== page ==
The Golden Age of British Cinema
By Richard Williams. Updated: 30th August, 2015.
British cinema during the 1940s enjoyed a golden age as wartime film-makers found a new freedom to reflect the national mood, producing works of unparalleled ambition and boldness.
Audiences turned to Ealing comedy films, escapist melodrama - often from Gainsborough Pictures - and World War II propaganda.
Kathleen Harrison listens to Stanley Holloway in The Happy Family
Sally Gray and Paul Lukas embrace in A Window in London (1940)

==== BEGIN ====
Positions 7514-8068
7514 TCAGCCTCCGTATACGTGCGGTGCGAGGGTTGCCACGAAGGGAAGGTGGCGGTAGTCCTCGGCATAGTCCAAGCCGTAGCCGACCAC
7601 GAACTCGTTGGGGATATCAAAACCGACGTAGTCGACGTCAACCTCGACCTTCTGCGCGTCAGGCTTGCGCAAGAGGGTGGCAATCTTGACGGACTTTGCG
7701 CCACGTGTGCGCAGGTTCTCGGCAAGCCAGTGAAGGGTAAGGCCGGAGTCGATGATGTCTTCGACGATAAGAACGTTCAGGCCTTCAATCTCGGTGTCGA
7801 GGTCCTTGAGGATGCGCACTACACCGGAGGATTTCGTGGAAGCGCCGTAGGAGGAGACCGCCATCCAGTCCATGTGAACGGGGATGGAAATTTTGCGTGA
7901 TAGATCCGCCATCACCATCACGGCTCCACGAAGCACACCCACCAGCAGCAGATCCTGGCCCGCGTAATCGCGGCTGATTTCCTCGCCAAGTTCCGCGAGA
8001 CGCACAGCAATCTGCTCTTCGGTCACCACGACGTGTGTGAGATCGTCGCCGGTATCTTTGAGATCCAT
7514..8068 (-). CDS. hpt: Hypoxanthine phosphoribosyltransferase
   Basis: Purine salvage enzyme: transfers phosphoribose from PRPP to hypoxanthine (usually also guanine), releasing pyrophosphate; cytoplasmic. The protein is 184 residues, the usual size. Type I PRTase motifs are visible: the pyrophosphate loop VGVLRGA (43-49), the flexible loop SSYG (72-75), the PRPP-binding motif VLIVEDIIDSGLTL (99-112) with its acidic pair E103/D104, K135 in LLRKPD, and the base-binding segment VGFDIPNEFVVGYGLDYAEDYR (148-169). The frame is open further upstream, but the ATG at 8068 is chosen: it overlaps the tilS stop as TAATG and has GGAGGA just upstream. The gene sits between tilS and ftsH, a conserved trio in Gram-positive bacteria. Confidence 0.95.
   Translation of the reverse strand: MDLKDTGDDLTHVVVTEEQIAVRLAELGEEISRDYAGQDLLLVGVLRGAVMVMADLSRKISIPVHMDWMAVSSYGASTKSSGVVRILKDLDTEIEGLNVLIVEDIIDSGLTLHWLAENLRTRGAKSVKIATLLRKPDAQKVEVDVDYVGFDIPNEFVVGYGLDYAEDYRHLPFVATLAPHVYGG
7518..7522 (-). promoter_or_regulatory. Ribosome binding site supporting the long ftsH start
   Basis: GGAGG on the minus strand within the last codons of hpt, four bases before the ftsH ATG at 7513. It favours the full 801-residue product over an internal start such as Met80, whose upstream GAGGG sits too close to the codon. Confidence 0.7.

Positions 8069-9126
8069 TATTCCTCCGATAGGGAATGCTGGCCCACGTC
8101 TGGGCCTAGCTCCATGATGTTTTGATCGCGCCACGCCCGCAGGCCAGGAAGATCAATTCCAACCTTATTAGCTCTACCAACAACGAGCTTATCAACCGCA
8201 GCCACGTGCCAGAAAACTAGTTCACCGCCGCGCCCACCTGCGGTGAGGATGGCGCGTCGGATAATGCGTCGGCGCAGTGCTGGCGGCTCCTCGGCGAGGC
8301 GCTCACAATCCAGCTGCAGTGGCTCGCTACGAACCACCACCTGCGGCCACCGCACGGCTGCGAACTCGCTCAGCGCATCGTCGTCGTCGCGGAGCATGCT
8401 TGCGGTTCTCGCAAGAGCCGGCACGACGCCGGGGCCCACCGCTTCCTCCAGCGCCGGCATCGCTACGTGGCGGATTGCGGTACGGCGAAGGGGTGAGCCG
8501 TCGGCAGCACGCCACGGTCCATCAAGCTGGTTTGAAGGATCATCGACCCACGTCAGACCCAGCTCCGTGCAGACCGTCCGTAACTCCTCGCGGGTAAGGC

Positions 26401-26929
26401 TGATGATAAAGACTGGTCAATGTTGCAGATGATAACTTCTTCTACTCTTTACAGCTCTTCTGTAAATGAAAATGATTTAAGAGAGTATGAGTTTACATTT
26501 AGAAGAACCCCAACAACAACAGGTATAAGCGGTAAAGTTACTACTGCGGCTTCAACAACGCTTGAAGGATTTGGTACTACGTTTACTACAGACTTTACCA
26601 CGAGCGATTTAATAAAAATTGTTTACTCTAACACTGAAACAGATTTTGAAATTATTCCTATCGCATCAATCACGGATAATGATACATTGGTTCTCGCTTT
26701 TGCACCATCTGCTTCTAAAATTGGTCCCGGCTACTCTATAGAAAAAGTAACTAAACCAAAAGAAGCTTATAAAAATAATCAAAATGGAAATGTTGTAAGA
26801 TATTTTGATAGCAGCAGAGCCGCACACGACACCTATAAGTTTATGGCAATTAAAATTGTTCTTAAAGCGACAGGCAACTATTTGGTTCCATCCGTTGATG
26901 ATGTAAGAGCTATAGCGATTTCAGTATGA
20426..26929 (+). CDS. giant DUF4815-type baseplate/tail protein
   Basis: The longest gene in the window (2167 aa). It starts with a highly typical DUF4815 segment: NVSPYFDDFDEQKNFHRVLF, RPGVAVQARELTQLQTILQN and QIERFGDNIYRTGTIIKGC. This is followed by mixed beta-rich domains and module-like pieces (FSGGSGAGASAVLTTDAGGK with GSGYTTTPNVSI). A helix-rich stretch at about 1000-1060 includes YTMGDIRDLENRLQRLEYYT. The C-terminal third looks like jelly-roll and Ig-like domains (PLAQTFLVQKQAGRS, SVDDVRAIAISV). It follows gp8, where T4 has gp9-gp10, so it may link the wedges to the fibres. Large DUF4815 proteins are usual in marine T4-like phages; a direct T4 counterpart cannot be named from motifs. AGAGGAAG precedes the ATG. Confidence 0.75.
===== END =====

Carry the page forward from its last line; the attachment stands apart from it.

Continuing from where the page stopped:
An army truck stops in front of Big Ben in Seven Days to Noon
Jack and Claude Hulbert search an Underground station in Bulldog Jack
This Happy Breed colour photo of a crowd waving Union Jacks
Dangerous Moonlight (1941) opening credits
Alastair Sim and George Cole in Blue Murder at St. Trinian's
The Weak and the Wicked Lobby Card - Glynis Johns
The 39 Steps opening credits (1959)
Shirley (Murray) and Arthur (Holloway) in Passport to Pimlico
Jim (John Mills) punches Ted (Stewart Granger) in Waterloo Road
Pearl Bolton (Kay Hammond) eats an apple as she sits on her bed
Joe (Jonathan Ashmore) holds his pet goat in A Kid for Two Farthings
Cage of Gold (1950) opening credits
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